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Selling Trendy Things Using Poor People
Outrage and debate have erupted as Vogue International hit stands with a 16-page displaying trendy accessories worn by India's poor. Read the New York Times article about this. Is this appropriate? What do you think?
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God Is Not Obliged
In this photograph, you observe the painfully expressive gesture of a war-torn, oppressed, poverty stricken woman's hand.
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The New Slavery: Domestic Workers in Lebanon
Domestic workers, the majority of whom are women, constitute a large portion of today's migrant worker population. The International Labour Organization (ILO), estimates nearly 19 percent of Lebanon's population is domestic workers. These workers send remittances home and contribute significantly to the national incomes of many labor-exporting countries in Africa, South and Southeast Asia...
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Creating a Caring Economy
I.M.O.W. Global Council member Riane Eisler, president of the Center for Partnership Studies and author of The Real Wealth of Nations: Creating a Caring Economics, argues that a new definition of the economy--that better includes the contributions women make--will set us on a path to a healthier, more robust economic future...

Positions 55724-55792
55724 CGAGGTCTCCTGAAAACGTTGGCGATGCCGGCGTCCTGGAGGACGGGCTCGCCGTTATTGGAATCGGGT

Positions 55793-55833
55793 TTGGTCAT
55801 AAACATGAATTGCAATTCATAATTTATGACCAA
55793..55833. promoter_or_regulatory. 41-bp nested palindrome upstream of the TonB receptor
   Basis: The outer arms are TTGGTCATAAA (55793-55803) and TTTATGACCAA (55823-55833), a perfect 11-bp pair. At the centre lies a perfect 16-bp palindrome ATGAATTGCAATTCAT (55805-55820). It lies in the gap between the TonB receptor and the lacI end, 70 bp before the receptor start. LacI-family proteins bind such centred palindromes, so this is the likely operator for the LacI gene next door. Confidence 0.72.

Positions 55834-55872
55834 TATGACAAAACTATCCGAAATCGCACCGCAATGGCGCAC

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More Than Microfinance
In economics, people frequently use terms such as "micro" or "macro." Nowadays, "micro" is generally associated with microcredit or microfinance, two terms that have become synonymous with the popular practice of giving small loans to people--most often women--to start small businesses and make money for themselves and their families...
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Poverty, Gender Inequities and HIV/AIDS
Most HIV prevention programs focus on access to information and health care services. But for many women, especially in developing parts of the world, choices about health are limited by the other constraints available to them, in terms of gender relations, economic survival and unequal access to information and services...
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Is Microcredit the Answer for Latin America?
First published on the Council on Hemispheric Affairs Web site on September 24, 2007, the following article by Michael Glenwick questions whether microfinance is beneficial or detrimental to Latin American economies. Glenwick points out that microfinance is big business, has had measurable successes, yet is far from perfect and cannot eliminate poverty on its own...
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A Critique of Microcredit
In this article, originally published in the November/December 2006 issue of Dollars & Sense magazine, feminist economists Susan F. Feiner and Drucilla K. Barker look at how the 2006 Nobel Peace Prize awarded to microcredit guru Muhammad Yunus affirms neoliberalism. Feiner is professor of economics and women's studies at the University of Southern Maine...
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COMMUNITY VOICE:
Breaking Free
The time has come for citizens of the world to rethink economic systems that have left billions of people in poverty and undervalued the importance of informal economies in the developing world...
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MyPOP in Motion
A compelling visual story of the MyPOP campaign, which uses art as a purpose driven awareness tool to help encourage civic dialogue and action on the important contemporary issues surrounding poverty.
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